“The tree was cut, sectioned, and reassembled at the World's Fair in Philadelphia in 1876 where it became known as a "California Hoax," by dubious easterners. This was a very old tree.”

As an easterner seeing these trees for the first time, I can understand why they didn’t believe their very own eyes.

Another point of interest on the trail is the Gamlin Cabin said to have been built by Thomas Gamlin who lived in the nearby fallen Monarch for two years while constructing the cabin.  Our crew had a long day’s drive ahead and we wanted to explore the King Canyon Byway so we missed these following hikes, but here is the list of other trails to explore in the Grant Grove area should you remain in the area longer.

Kings Canyon Scenic Byway

Eager to get on into the Canyon, we left Grant Grove and followed 180 Northeast toward Cedar Grove Village which is now being called the Kings Canyon Scenic Byway.   It doesn’t take very long to understand this name!  

Viewing Kings Canyon National Park

This winding stretch of 180 takes you alongside the South Fork Kings river.   In the springtime this river is a roaring magnificent sight to see!  Just after  the Hume Lake Ranger Station, you will begin your journey on the byway and be met by one of the most astonishing views I’ve ever laid my eyes upon.  This canyon is simply breathtaking!  Have the camera ready for numerous pull offs and picture opportunities.  Stop above Hume lake for an amazing vista point!   Once you begin to head down into the canyon, don’t miss the amazing Grizzly falls!  !  

However, if you don’t have a cover for your expensive gear, you may be forced to take pictures with your cell phone and you may want a poncho!  We reached the Cedar Grove area around dinner time so we picked up some great burgers at the Cedar Grove Village Center before heading back out of the canyon.  If you are finished for the day, there is lodging in Cedar Grove.  Again, our crew had plans to make Yosemite the next day so we had to press on, but lingering another night would have definitely been preferable!

Grizzly Falls May 2017

Optional Day 3 Itinerary: Cedar Grove Hikes

If  you choose to stay and explore Cedar Grove, here are some other points of interest that could be added for a third day’s itinerary.

If your itinerary allows, you could choose to lodge at the Cedar Grove Village and explore that area for another half a day or so, before heading out of the park toward Yosemite as our family did.  In the Cedar Grove area, you will find the  Hotel Creek Trail which climbs to Cedar Grove Overlook.  There is also Zumwalt Meadow which is 1.5 mile trail.  The NPS shares that some damage was done to this trail from the Spring 2017 heavy rains.  After seeing what we saw of the Kings Fork River, I can easily believe it.  Repairs are underway now.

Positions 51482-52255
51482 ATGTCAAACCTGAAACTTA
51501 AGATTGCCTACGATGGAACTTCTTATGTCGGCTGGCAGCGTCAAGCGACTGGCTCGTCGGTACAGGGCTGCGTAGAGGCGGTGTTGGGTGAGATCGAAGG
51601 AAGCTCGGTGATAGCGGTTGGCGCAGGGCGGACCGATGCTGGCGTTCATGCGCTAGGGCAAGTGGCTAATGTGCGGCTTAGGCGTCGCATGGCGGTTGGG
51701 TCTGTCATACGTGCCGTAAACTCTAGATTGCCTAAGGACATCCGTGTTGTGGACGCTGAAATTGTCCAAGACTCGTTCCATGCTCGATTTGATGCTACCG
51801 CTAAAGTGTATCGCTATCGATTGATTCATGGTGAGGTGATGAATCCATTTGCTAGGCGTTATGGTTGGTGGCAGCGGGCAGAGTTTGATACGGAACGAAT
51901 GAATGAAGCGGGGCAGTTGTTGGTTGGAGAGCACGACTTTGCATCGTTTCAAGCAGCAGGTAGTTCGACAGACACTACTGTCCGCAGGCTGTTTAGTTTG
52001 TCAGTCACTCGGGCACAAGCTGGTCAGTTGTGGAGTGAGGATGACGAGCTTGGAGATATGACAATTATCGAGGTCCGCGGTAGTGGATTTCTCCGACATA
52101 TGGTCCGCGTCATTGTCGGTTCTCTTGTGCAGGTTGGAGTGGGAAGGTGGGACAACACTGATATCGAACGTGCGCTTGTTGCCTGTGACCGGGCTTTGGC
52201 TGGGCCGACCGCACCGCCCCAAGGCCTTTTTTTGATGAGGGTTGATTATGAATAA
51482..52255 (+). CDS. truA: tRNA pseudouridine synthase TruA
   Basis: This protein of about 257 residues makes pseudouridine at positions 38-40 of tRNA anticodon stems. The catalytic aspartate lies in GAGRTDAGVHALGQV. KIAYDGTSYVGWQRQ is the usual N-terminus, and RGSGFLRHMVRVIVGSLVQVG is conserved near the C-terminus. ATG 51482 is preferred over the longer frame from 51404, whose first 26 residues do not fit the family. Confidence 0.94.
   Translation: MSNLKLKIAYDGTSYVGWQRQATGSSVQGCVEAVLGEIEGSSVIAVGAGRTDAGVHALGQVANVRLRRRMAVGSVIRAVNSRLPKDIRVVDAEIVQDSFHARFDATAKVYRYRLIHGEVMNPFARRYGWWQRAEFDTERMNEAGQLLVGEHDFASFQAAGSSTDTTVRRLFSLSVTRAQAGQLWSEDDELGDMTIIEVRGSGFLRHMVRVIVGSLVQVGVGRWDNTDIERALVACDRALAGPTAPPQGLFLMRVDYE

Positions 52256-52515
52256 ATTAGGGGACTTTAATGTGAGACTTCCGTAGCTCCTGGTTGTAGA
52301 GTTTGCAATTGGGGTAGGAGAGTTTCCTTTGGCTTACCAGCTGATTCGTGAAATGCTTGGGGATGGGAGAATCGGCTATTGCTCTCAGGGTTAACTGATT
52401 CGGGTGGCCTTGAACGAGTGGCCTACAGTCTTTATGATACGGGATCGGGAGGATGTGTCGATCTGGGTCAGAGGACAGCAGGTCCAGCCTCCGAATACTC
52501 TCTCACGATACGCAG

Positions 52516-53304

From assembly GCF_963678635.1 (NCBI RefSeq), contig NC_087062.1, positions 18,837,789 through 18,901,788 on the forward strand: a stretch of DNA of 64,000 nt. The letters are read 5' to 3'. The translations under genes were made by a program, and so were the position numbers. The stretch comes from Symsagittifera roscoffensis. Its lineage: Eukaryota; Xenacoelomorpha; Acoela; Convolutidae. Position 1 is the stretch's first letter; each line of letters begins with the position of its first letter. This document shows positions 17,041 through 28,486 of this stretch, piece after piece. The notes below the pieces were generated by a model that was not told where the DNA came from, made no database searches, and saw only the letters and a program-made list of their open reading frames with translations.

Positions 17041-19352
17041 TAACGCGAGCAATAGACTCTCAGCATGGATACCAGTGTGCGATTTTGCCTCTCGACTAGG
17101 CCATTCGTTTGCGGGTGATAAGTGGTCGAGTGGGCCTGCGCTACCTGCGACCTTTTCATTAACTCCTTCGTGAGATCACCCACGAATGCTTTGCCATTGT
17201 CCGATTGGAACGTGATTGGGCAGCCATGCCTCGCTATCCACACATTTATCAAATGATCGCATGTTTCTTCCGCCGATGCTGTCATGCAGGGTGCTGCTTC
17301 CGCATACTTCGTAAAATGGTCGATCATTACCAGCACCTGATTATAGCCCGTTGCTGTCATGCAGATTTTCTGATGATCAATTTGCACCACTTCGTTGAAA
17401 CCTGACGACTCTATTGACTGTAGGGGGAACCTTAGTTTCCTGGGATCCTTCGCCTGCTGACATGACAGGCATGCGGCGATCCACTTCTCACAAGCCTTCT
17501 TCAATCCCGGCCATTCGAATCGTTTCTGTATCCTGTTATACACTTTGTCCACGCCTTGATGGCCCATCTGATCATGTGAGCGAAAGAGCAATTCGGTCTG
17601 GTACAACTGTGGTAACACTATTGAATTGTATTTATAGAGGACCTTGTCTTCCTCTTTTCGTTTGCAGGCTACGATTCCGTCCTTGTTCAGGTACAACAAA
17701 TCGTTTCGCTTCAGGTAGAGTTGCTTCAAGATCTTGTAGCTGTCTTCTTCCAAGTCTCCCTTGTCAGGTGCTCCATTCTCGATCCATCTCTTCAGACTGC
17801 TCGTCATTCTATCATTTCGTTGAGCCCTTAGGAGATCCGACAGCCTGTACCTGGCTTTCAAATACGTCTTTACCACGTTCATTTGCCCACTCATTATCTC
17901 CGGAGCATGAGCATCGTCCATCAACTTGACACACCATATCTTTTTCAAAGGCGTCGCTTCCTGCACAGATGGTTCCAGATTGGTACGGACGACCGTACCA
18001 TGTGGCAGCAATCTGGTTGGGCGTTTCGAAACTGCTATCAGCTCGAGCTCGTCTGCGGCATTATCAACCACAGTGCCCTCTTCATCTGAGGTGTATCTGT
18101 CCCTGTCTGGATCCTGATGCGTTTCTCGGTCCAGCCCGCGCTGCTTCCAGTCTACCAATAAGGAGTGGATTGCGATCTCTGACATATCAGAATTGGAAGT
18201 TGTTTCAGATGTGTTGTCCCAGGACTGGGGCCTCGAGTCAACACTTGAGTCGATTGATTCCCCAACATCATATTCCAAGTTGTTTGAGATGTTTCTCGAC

Other shorter hikes for families include Roaring River Falls, the trail to Knapp's Cabin, and the Don Cecil Trail.  Beyond that the hikes are listed as moderately strenuous to strenuous and I’d recommend reading more about those on the NPS site to determine what your family is capable of doing

Important Points To Remember

California Globetrotter

16 thoughts on “Sequoia and Kings Canyon National Parks In Two Days

  1. I remember my dad “dragging” the family to Sequoia and King’s Canyon way, way back when. Over the years, it became a favorite spot. Hiking among the giants is one of our more memorable National Parks moments. Thanks for sharing on #WeekendWanderlust!

  2. It’s been 7 years since my family visited Sequoia and Kings Canyon National Parks, and I can still picture those impressive views and towering trees in my mind’s eye. When they were younger, my kids enjoyed the Junior Ranger program at all the parks we visited. The older two have outgrown them, but my 12-year-old still seems to like completing the activities.

  3. Those sequoia trees are out of this world! And it sounds like an amazing family trip. I see so many kids these days on their phones/tablets/computers/TV constantly, it’s so nice to get them to get out and enjoy some fresh air and Mother Nature!

    • It was an amazing trip! The trees are really hard to believe! Thanks for stopping by today! I checked out your page and followed you on SocialMedia as well. 🙂 Have a nice day!

  4. We zipped through on a ride from a family reunion in Bass Lake and missed so much. Still what a wonderful area to explore. You really did it right with all the preparation and lodging choices. Nice post.

    • I know! This is how I feel on every trip we take to a National Park. I would love to spend about a week in each one…camping preferably so as to get the most out of my time outdoors.